Read Only attributes, auto properties and getters and setters

Discussion in 'Python' started by TechieInsights, Feb 12, 2009.

  1. Ok, so I noticed some of the modules (such as many of the datetime
    attributes) are read-only, which means the __setattr__ and __set__
    methods are intercepted... pretty easy. I am looking for a way to
    automate this. The real goal is not to have read only attributes, but
    to have getters and setters that are automatically called when a
    property is called. The getting is pretty easily achieved by setting
    the metaclass which also creates the properties. What I have so far
    will protect the get_ and set_ methods as well as the properties that
    call the get methods. The reasoning for this is that I don't want
    someone accidentally overwriting the property when the class uses a
    private class variable. What I have so far:



    class ReadOnlyMeta(type):
    def __new__(cls, name, bases, methoddict):
    pname = '_%s__protected_items' %(name)
    protected = [pname]
    methoddict[pname] = protected
    for key, value in methoddict.items():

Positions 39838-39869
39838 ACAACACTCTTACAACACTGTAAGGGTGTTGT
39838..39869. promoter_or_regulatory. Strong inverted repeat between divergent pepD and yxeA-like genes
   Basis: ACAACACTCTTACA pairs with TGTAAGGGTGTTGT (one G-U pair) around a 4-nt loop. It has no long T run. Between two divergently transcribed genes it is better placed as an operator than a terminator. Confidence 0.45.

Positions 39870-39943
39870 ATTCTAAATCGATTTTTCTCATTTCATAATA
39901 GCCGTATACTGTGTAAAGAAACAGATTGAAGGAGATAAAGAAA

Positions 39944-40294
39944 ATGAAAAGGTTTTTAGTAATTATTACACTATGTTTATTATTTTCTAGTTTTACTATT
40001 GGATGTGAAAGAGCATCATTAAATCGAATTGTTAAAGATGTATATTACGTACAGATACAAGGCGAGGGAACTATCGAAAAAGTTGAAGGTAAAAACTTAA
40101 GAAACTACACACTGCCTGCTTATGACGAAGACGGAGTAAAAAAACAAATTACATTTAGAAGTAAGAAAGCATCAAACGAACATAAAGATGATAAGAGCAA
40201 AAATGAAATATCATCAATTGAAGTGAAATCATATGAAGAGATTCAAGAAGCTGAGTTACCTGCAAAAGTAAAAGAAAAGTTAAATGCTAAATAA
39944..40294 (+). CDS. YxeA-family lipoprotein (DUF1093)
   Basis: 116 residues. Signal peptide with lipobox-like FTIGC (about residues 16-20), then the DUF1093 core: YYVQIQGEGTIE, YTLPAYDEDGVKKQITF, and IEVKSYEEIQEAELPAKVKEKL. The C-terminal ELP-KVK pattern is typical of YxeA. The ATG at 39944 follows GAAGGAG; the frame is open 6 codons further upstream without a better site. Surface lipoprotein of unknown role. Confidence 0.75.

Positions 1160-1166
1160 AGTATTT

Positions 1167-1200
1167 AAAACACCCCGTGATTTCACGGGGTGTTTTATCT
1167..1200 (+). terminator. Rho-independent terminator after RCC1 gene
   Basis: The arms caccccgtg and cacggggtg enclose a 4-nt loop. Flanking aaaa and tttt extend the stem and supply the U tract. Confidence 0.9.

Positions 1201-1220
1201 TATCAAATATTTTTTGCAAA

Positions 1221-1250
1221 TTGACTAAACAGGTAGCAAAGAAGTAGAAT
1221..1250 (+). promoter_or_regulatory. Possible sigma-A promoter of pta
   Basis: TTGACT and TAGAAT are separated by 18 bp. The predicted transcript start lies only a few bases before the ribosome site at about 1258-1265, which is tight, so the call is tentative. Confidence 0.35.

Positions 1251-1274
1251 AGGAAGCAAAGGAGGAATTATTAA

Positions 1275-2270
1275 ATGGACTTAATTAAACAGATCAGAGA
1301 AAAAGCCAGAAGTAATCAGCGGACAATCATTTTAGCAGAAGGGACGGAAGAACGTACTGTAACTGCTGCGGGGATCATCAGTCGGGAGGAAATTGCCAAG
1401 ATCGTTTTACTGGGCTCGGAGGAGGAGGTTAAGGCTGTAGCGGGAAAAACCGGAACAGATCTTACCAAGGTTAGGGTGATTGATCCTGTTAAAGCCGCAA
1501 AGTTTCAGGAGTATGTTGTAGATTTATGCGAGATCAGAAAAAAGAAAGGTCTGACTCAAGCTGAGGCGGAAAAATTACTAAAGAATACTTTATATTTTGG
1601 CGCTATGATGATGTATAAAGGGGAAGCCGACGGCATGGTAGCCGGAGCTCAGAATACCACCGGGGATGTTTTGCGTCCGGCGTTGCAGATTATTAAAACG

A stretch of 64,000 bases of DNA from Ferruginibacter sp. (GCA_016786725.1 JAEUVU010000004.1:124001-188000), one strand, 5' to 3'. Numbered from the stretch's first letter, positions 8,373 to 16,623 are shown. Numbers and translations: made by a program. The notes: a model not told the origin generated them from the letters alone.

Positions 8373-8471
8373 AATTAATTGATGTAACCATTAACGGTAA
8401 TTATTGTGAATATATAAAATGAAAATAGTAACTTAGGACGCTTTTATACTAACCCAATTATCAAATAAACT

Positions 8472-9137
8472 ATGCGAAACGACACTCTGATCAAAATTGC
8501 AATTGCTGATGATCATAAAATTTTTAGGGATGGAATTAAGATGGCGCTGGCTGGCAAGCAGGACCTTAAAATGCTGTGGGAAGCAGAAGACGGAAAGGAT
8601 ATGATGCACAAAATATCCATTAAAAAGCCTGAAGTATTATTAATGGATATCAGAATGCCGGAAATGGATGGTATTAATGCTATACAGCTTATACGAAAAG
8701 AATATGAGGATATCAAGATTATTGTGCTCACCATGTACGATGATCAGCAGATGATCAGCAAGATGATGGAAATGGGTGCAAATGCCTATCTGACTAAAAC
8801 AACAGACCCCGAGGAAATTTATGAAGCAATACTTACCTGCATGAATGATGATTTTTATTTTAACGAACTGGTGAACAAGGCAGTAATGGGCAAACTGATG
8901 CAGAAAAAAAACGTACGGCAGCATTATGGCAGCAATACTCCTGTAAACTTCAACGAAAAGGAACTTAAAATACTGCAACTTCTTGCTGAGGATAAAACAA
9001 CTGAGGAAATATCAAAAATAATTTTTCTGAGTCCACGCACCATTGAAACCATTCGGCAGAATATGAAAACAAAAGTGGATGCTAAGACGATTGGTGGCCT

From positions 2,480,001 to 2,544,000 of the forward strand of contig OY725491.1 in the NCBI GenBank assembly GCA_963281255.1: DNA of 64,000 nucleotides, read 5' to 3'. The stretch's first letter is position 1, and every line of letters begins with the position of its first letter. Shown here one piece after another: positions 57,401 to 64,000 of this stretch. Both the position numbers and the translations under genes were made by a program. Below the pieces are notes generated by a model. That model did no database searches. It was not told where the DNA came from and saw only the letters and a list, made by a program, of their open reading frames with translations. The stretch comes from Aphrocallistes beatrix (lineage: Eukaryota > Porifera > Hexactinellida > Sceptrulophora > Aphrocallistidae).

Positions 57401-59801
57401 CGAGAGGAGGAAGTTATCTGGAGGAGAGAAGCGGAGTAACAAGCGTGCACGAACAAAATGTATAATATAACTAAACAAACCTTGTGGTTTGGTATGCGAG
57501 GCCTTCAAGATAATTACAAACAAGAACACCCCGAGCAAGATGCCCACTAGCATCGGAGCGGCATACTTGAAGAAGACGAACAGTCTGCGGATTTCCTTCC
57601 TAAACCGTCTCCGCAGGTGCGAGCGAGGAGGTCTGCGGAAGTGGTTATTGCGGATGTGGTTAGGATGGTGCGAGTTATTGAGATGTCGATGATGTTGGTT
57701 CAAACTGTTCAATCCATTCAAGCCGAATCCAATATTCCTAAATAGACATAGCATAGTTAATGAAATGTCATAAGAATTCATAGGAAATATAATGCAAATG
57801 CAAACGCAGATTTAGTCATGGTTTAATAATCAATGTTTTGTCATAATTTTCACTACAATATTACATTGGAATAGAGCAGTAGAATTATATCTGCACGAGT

if key.startswith("get_"):
    methoddict[key[4:]] = property(value)
    protected.append(key[4:])
    protected.append(key)
    elif key.startswith("set_"):
    protected.append(key)
    return type.__new__(cls, name, bases, methoddict)

    class ReadOnly(object):
    __metaclass__ = ReadOnlyMeta

    def __check_private(self, name, msg = None):
    if name in self.__protected_items:
    if msg is None:
    msg = "'%s' of '%s' is Read only." %(name,
    self.__class__.__name__)
    raise AttributeError(msg)

    def __setattr__(self, name, value):
    self.__check_private(name, "attribute '%s' of '%s' objects is not
    writable" %(name, self.__class__.__name__))
    self.__dict__[name] = value

    def __delattr__(self, name):
    self.__check_private(name, "attribute '%s' of '%s' objects cannot be
    removed" %(name, self.__class__.__name__))
    self.__dict__.pop(name)

    def __set__(self, instance, value):
    self.__check_private(instance, "You cannot remap the method '%s'" %
    (instance))
    self.__dict__[instance] = value



    I then implement this by creating a subclass of the read only class:

    class MyClass(ReadOnly):
    def __init__(self, x):
    self.set_x(x)

    def get_x(self):
    return self.__x

    def set_x(self, x):
    print 'Hello the setter was called!'
    self.__x = x


    What I want is to be able to auto-call the set_ methods whenever
    someone tries to call a method that has a setter. This could be done